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The neglected millions: the global state of aquaculture workers’ occupational safety, health and well-being
  1. Andrew Watterson1,
  2. Mohamed Fareed Jeebhay2,
  3. Barbara Neis3,
  4. Rebecca Mitchell4,
  5. Lissandra Cavalli5
  1. 1 Faculty of Health Sciences, University of Stirling, Stirling, UK
  2. 2 Occupational Medicine Division, and Centre for Environmental & Occupational Health Research (CEOHR), University of Cape Town, Cape Town, South Africa
  3. 3 Sociology, Memorial University of Newfoundland, St John's, Newfoundland and Labrador, Canada
  4. 4 Australian Institute of Health Innovation, Macquarie University, Sydney, New South Wales, Australia
  5. 5 Department of Agricultural Diagnosis and Research, Secretary of Agriculture of Rio Grande do Sul, Health and Technological Innovation in Aquaculture, Porto Alegre, Rio Grande do Sul, Brazil
  1. Correspondence to Dr Andrew Watterson, Faculty of Health Sciences, University of Stirling, Stirling FK9 4LA, UK; aew1{at}


A scoping project was funded by the Food and Agriculture Organization in 2017 on the health and safety of aquaculture workers. This project developed a template covering basic types of aquaculture production, health and safety hazards and risks, and related data on injuries and occupational ill health, regulations, social welfare conditions, and labour and industry activity in the sector. Profiles using the template were then produced for key aquaculture regions and nations across the globe where information could be obtained. These revealed both the scale and depth of occupational safety and health (OSH) challenges in terms of data gaps, a lack of or poor risk assessment and management, inadequate monitoring and regulation, and limited information generally about aquaculture OSH. Risks are especially high for offshore/marine aquaculture workers. Good practice as well as barriers to improving aquaculture OSH were noted. The findings from the profiles were brought together in an analysis of current knowledge on injury and work-related ill health, standards and regulation, non-work socioeconomic factors affecting aquaculture OSH, and the role of labour and industry in dealing with aquaculture OSH challenges. Some examples of governmental and labour, industry and non-governmental organisation good practice were identified. Some databases on injury and disease in the sector and research initiatives that solved problems were noted. However, there are many challenges especially in rural and remote areas across Asia but also in the northern hemisphere that need to be addressed. Action now is possible based on the knowledge available, with further research an important but secondary objective.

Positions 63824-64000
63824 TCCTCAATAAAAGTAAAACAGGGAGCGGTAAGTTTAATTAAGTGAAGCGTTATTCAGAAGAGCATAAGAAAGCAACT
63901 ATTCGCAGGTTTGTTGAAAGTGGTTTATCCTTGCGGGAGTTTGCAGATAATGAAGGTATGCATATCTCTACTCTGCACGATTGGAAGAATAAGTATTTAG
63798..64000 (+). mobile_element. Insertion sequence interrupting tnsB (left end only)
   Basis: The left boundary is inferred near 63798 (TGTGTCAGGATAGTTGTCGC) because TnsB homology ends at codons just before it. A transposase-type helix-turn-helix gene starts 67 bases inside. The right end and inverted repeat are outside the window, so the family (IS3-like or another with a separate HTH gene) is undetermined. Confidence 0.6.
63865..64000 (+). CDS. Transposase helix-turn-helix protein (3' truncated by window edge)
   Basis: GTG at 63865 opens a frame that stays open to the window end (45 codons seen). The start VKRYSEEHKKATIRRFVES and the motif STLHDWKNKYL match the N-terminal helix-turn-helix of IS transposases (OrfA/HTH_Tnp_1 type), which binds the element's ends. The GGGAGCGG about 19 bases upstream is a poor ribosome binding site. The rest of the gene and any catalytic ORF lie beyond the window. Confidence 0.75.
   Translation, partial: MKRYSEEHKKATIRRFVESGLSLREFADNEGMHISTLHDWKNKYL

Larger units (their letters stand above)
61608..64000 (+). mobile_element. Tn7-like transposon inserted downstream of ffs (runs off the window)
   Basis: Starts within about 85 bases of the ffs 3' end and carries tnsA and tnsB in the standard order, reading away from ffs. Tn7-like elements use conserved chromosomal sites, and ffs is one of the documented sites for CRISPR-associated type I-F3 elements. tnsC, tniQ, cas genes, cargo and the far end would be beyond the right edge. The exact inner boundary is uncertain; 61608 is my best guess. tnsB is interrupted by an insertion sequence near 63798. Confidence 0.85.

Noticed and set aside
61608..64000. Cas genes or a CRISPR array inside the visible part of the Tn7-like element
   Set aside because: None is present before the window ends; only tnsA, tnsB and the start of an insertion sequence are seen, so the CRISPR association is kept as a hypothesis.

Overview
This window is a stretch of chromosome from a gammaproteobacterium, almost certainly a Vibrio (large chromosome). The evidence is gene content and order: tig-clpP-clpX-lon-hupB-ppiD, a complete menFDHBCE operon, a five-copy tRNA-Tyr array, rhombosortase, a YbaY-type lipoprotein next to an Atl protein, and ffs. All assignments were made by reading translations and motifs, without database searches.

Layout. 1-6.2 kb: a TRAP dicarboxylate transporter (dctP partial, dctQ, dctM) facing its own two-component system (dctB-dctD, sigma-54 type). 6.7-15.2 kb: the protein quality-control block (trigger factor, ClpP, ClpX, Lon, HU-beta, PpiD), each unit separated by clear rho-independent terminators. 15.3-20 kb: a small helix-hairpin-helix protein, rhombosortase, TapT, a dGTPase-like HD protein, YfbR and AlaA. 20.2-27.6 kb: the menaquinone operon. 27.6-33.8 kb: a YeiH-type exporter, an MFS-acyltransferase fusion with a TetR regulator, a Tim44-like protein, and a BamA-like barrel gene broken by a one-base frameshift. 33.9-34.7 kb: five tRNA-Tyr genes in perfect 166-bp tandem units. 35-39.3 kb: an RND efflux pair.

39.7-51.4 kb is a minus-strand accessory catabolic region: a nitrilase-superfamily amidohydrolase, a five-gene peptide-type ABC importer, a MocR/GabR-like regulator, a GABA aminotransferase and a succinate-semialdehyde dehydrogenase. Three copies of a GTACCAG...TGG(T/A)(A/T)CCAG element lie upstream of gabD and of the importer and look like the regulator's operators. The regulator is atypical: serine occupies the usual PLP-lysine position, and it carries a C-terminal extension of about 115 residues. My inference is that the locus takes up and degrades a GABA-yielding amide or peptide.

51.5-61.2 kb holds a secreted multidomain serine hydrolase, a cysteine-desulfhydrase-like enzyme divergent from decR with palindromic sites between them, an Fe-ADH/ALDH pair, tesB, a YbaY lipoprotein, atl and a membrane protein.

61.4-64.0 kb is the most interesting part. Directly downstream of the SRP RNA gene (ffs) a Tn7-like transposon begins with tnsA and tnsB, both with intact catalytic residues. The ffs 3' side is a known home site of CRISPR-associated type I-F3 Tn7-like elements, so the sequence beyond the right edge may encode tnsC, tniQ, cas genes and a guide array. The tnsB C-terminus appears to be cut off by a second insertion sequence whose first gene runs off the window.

• International occupational health
  • aquaculture health and safety

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  • Contributors All authors contributed equally to the planning, design and conduct of the study and content of the manuscript. AW coordinated the project, wrote the first draft of the paper and submitted the final approved version after incorporating contributions from all authors.

  • Funding The authors have not declared a specific grant for this research from any funding agency in the public, commercial or not-for-profit sectors. The FAO funded the original scoping exercise.

  • Competing interests None declared.

  • Patient consent for publication Not required.

  • Provenance and peer review Not commissioned; externally peer reviewed.

  • Data availability statement There are no data in this work. Data are available upon reasonable request.